No, it doesn't.
I am a chemist and have been for 35 years
Times two,my Stihl 029 Farm Boss is 26 years old, and does not get used as much as it used to. I keep Sta-Bil in the gas cans for all my power equipment and have never had a problem,knock on wood. Sta-Bil has worked for me. When I take my gas cans to the station to fill them I put the Sta-Bil in them as soon as I bring them home.
Take it to a shop... Pay 75 bucks for a complete service then take care of it after that...easiest and best solution.
Then perhaps you can explain, to those of us who are not chemists, why pump fuel proves troublesome in small engines used intermittently and at least IME, ethanol-free fuel yields better results.
I think he is taking exception to the "crystallizes" portion of that statement. Ethanol doesn't crystallize. But it clearly is bad for small engines, and only a great fool would argue otherwise, and obviously the chemist is no great fool because he has studied and by studying he has learned that man is mortal and therefore he would never put the iocaine powder in his own tank.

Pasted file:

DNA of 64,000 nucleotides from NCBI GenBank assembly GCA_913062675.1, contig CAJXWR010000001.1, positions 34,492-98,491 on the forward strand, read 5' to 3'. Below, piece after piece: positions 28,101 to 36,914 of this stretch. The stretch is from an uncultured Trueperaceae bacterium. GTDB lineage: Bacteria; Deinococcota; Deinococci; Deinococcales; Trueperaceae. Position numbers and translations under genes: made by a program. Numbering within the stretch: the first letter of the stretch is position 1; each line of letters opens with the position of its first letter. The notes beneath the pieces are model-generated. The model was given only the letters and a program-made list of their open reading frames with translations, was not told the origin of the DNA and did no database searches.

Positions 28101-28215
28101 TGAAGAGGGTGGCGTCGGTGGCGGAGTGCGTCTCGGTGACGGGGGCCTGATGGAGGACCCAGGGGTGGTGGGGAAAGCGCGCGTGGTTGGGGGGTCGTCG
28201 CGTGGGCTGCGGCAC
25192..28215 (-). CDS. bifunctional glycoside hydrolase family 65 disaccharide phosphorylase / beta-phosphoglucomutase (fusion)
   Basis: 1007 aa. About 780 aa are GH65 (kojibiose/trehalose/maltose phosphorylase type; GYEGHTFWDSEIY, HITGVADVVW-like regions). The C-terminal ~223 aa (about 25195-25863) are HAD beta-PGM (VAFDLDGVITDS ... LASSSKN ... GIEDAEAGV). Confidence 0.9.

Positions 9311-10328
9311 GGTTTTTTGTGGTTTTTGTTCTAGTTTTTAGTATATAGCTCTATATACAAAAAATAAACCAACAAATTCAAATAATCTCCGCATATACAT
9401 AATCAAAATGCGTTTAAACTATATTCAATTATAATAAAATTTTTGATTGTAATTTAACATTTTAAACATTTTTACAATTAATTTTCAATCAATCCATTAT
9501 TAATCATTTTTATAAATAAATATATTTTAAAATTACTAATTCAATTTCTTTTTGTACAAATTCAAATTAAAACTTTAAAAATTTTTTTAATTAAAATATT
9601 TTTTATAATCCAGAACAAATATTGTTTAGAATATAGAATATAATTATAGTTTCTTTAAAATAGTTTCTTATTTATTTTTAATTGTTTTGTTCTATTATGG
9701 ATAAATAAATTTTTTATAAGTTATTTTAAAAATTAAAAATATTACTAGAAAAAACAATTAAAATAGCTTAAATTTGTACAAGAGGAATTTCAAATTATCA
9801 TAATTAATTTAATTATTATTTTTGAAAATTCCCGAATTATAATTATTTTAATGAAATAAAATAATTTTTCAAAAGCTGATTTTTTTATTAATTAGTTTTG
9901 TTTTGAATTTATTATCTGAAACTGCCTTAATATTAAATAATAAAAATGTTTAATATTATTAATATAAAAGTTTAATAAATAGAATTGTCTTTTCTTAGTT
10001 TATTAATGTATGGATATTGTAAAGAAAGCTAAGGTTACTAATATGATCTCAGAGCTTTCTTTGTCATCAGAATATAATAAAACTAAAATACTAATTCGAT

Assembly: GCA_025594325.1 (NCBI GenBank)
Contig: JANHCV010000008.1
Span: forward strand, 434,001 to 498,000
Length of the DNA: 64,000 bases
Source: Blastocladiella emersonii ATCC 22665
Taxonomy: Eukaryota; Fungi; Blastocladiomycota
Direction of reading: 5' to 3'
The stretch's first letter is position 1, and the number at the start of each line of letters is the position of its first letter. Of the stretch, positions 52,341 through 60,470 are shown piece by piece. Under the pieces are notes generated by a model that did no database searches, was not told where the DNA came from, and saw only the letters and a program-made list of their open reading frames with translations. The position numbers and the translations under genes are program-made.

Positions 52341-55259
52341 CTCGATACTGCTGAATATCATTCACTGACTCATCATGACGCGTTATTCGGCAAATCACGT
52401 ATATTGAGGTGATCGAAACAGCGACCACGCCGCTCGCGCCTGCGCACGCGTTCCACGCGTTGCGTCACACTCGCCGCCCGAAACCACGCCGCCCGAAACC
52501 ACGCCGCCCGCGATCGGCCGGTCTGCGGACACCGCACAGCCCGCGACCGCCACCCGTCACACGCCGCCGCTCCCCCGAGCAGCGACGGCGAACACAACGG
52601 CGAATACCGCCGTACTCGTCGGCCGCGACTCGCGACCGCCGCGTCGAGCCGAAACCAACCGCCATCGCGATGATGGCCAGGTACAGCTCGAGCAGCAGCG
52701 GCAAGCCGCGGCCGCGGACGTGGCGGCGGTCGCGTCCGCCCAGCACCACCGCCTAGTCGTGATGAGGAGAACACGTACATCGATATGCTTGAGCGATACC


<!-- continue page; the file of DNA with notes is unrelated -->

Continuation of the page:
This, as for the rest I can only speculate like the rest of you.
At least,an erroneous speculation as been removed, we are making progress
Good job you didn't let a woman use it.
<tongue very firmly in cheek after a previous thread around here>
Probably gonna do that because by the time I screw it up the local lawnmower/snowblower/chainsaw guy could fix it for less and it will run good.
After you do that, here's the advice that will keep that chainsaw (and your lawnmower, your leaf-blower) running like a top forever and ever.
a. Keep only ethanol-free gasoline in them, from here on out.
Always, in all your small engines.
Ethanol is gummy-bear death to engines.
It's horrible stuff.
Pure gasoline, ethanol-free, is what I run in my cars, trucks, and motorcycles too.
b. As others have stated, run the small engines dry of fuel, every single time.
Don't allow old gasoline to sit in the carburetor and in the fuel lines, accumulating gunk and goo.
c. During the off-seasons, pour some fresh, ethanol-free gas into them, crank them, and run 'em for a few minutes. And then run them dry and put them away for a few months.
d. Change the oil, often. It's easy and cheap, and pays dividends.
Okay, I'm going to shut up now.
e. Sea Foam. It's the ****. Use it, often.